How Stereotyping Damages Our Youth
Photo Cred. Motherjones.com & HBO
I remember a couple of years ago when my niece and nephews were around 8- 9 years old and just started to watch Disney channel. There used to be these shows with these smart guys and girls in their age, I think one of them was called The Suite Life of Zack & Cody.
Once my sister expressed her concern, that she was not fond of her kids watching these shows. I thought it was because of some puberty thing or things going to fast for the kids and asked her what was wrong with it?
Read more about how encourgement and support can help change childrens outlook.
Being a teacher working with kids, she had noticed that there were a lot of stereotyping in these kids show.
There where the “popular white kid” and the “cool African-American kids”, the “smart Asian kids”. The only times there was someone who looked like my nieces and nephew, was in the shape of the “stinking falafel guy”.
I remember thinking how annoying stereotyping was. But since I didn’t have any kids back then, I didn’t bother too much about it.
I have a 3-year-old boy who has started to get more interested in watching things online, especially on YouTube. There is so much crap on YouTube disguised as children’s shows, that you have to keep a good eye on what your kid is watching.
Part of this crap is stereotyping.
We always make sure that he doesn’t see anything like that.
A few days ago my husband sent me an article called “Why Do Cartoon Villains Speak In Foreign Accents?”
Reading this article was scary, just knowing how early we are “brainwashed”, to think in a certain way.
How we learn to associate different accent with different groups of people and develop them vs. us mentality so early on .
A quote from the article:
“Research has shown that kids use TV as a key source of information about other ethnic groups, as well as about their own ethnic and racial identities.
Linguists have also found that not only do people make judgments about their peers’ intelligence and education levels based on language characteristics (with those who speak standard dialects usually being viewed as smarter and better-looking) but also that those judgments often shape how a person or group of people is treated.
These patterns imply that when children see a correlation between evil and foreignness, or between evil and low socioeconomic status. There’s a good chance they are internalizing negative perceptions of themselves or other groups.
(Like in the Beauty and the Beast, where the Pendulum Clock who is the Head Chief Steward of the house have British accent and Candelabra who is the head waiter has an Italien accent.)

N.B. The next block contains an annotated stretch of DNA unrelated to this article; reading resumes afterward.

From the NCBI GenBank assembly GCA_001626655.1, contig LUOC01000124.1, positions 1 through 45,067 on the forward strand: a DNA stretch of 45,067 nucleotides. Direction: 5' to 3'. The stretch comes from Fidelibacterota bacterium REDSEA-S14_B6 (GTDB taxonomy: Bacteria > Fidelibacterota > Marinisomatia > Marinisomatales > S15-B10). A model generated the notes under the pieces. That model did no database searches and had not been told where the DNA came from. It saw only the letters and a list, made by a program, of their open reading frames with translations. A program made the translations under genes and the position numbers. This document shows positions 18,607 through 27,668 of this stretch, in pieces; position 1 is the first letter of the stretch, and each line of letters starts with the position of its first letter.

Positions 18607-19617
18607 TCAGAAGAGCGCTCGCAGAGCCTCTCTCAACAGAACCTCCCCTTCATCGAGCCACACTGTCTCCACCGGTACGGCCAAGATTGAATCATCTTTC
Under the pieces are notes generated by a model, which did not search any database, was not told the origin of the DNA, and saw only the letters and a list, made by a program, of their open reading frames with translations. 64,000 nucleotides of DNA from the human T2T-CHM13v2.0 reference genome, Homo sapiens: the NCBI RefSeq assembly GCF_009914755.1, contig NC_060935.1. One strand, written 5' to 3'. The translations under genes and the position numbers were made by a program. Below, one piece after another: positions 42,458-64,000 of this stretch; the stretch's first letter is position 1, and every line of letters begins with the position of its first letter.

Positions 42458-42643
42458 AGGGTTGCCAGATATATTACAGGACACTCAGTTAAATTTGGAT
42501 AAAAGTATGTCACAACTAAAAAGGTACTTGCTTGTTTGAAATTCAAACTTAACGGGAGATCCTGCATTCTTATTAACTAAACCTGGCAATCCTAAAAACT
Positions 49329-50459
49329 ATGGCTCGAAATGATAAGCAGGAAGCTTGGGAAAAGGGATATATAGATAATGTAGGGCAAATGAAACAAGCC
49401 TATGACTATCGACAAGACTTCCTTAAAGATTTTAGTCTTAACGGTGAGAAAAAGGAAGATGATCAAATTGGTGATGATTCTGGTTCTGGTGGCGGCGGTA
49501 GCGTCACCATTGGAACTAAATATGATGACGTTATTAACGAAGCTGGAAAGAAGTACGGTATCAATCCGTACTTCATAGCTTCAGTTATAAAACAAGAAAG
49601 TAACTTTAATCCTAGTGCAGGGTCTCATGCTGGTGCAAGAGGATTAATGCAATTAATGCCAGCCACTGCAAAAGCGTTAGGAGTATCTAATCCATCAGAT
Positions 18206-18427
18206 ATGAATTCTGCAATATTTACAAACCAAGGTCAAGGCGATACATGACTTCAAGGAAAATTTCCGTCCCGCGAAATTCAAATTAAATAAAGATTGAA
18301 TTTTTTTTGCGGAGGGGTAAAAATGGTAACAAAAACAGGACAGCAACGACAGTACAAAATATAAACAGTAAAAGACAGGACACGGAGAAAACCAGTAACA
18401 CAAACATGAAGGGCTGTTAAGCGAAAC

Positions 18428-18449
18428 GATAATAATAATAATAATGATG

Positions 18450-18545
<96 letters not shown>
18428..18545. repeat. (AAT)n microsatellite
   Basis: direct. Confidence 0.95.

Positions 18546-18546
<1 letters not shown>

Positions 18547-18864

According to Rosina Lippi-Green, a linguist who has written on the uses of language in Disney movies. Its because children learn through repetition. “You show them a pattern, you keep showing them that pattern … of course they’re going to assimilate that,” she continued”.
Talking to the creator of the cartoons doesn’t solve the issue, they only look at what has been commercially successful shows and roll with that, because for them money counts.
To get an idea, see what Apu from the Simpsons has done for the Indien community in the US, here.
My son is being raised in an international multicultural environment, coming from a mixed family. His Dad being Swedish and Mom being Pakistani, with friends from all over the world.
Kids are so innocent at this age they don’t see difference or color in people. Our aim is that he stays this way.
I remember growing up in Denmark. There were only white characters on TV and there was this stereotypical family type. We were not like that and there was always this awareness of being different. I know many who struggled with being one person at home and one person when out.
People that had a hard tome trying to merge those two worlds.
Read about how social media affect our kids.
It is so important that every race is present in both a good and in a bad way. So that kids can see the differences and learn to accept everyone. If these companies that produce these shows truly want to be global, the need to represent people globally.
Until then we can follow this advice from Julie Dobrow, a senior lecturer at Tufts who specializes in issues of children and media:
“To be able to make your children into media-literate viewers. If a parent or sibling or caregiver is there with a child watching television or a film, this. Can make anything into an educational experience.”